OGDEN – A Kaysville man has been charged with scamming 15 clients out of nearly $900,000 through fraudulent investments.
Dean Hamilton, 39, was charged Friday in 2nd District Court with 10 felonies of sales fraud that allegedly took place from Jan. 1, 2009, to May 1, 2011.
Hamilton offered insurance and private securities investments through Dee Randall’s Horizon Cos., which operated as a Ponzi scheme, charges state. He collected a percentage amount for each of his clients’ investments, according to court documents, totaling more than $30,000 of direct compensation.
Hamilton worked for West Jordan-based Galileo Financial, but with the exception of Oct. 16, 2009, to Dec. 31, 2009, was not authorized to sell securities products, charges state.
Through offices provided by Galileo, Hamilton met his clients at credit unions, calling himself a financial adviser, but he was never authorized by Galileo or the credit unions to sell Horizon securities, according to Utah Division of Securities analyst Charles Lyons Jr.
Hamilton met with one client in 2009 at Summit One Credit Union to discuss retirement planning that would give her more interest than the typical CD, and advised her to invest money in Horizon Auto Funding, promising her an interest return of 12 percent, charges state.
The woman invested more than $65,000, and in 2011, after receiving a promissory note that she was receiving interest, she made a second investment for more than $250,000 with Hamilton, court records indicates.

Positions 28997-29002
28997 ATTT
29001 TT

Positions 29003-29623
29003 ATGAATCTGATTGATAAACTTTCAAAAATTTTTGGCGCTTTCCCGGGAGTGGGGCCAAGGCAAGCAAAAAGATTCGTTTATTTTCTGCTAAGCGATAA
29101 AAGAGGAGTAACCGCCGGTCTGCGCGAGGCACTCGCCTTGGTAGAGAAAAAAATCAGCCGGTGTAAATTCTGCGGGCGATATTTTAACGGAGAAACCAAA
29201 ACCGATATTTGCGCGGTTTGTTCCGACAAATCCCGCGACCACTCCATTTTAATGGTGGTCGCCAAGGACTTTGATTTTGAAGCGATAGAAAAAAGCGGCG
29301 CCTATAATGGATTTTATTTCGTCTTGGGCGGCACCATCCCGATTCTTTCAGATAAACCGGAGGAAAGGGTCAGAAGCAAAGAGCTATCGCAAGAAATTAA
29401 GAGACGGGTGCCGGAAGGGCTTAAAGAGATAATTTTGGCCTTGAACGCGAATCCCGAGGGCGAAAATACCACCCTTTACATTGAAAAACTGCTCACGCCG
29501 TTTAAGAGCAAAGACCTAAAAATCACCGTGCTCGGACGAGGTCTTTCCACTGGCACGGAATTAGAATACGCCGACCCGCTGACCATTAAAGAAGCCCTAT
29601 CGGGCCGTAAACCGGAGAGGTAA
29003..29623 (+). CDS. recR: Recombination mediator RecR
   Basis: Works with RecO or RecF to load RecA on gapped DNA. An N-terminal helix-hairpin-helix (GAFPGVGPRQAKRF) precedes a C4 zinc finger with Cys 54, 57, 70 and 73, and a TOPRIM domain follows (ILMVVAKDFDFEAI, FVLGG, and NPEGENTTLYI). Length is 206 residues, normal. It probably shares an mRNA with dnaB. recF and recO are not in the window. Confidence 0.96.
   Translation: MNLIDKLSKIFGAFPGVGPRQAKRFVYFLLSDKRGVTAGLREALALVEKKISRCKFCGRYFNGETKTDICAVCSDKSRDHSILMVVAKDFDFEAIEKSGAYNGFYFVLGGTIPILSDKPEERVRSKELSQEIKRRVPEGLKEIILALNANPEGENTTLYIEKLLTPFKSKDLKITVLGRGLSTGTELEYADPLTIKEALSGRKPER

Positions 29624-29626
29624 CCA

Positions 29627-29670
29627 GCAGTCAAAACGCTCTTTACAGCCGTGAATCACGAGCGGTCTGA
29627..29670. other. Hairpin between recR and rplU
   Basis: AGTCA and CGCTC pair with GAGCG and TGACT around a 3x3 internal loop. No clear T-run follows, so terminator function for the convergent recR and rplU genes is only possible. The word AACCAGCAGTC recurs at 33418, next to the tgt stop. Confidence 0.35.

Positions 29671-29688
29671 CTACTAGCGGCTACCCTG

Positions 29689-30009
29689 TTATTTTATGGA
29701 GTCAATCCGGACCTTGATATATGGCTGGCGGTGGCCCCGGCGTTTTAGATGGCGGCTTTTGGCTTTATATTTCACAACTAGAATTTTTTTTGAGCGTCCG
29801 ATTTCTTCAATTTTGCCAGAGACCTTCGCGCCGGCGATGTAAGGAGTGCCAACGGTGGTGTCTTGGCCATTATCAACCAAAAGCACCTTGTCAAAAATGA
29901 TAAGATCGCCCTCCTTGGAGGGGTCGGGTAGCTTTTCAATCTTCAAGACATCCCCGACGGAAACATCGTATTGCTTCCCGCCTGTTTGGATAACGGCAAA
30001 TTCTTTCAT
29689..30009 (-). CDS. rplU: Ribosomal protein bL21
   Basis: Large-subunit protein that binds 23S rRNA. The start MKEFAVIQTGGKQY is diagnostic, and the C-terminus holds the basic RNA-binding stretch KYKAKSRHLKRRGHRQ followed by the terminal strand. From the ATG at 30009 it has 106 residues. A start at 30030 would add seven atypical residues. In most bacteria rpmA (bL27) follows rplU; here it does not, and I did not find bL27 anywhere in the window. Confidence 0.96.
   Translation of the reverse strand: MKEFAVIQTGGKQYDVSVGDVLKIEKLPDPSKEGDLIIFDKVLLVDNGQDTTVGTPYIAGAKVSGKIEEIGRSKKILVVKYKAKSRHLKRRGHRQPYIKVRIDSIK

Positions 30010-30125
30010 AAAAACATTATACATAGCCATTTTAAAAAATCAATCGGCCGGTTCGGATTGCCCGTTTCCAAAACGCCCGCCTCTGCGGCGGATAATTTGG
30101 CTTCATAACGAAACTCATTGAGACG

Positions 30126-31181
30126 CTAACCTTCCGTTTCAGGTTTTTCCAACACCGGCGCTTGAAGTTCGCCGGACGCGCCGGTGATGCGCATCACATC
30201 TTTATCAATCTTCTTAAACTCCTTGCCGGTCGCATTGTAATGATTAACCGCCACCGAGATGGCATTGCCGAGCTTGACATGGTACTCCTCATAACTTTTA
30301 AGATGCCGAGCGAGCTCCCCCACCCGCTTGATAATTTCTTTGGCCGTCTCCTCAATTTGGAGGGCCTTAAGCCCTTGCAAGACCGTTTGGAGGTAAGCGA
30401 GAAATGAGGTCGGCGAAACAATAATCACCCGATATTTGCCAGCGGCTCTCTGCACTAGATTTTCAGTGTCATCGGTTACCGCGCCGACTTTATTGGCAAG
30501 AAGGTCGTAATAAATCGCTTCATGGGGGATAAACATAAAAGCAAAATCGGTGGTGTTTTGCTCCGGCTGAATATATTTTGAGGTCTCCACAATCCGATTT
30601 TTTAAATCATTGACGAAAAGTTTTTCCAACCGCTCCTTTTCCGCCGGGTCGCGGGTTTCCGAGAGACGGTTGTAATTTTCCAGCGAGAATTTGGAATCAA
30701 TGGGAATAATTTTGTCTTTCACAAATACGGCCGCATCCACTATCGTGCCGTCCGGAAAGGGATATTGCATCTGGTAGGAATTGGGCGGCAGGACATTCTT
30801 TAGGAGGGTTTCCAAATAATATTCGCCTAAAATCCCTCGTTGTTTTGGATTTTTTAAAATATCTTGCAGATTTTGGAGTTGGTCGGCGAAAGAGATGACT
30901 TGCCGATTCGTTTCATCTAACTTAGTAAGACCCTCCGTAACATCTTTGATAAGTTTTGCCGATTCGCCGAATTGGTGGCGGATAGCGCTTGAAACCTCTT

The woman understood the investment would be in properties and that she would receive 14 percent interest annually, charges state. The money was allegedly put into Horizon Auto Funding, and the client never received interest or a return of her principal payments, charges state.
Overall, Horizon Cos. accumulated $72 million from 700-plus investors, charges state. According to Lyons, Hamilton continued to gain business even after Randall declared bankruptcy on Dec. 20, 2010.
After hearing of Hamilton’s sales through Horizon, Galileo terminated his employment in January 2011. Hamilton said he used Galileo and the credit union offices during his sales of Horizon securities to gain the respect and trust of clients in a letter accepting his termination.
Charges against Hamilton include three counts each of securities fraud, sale of unregistered security, and unlicensed broker-dealer or agent, and one count of pattern of unlawful activity. In all, he’s charged with four second-degree felonies and six third-degree felonies.
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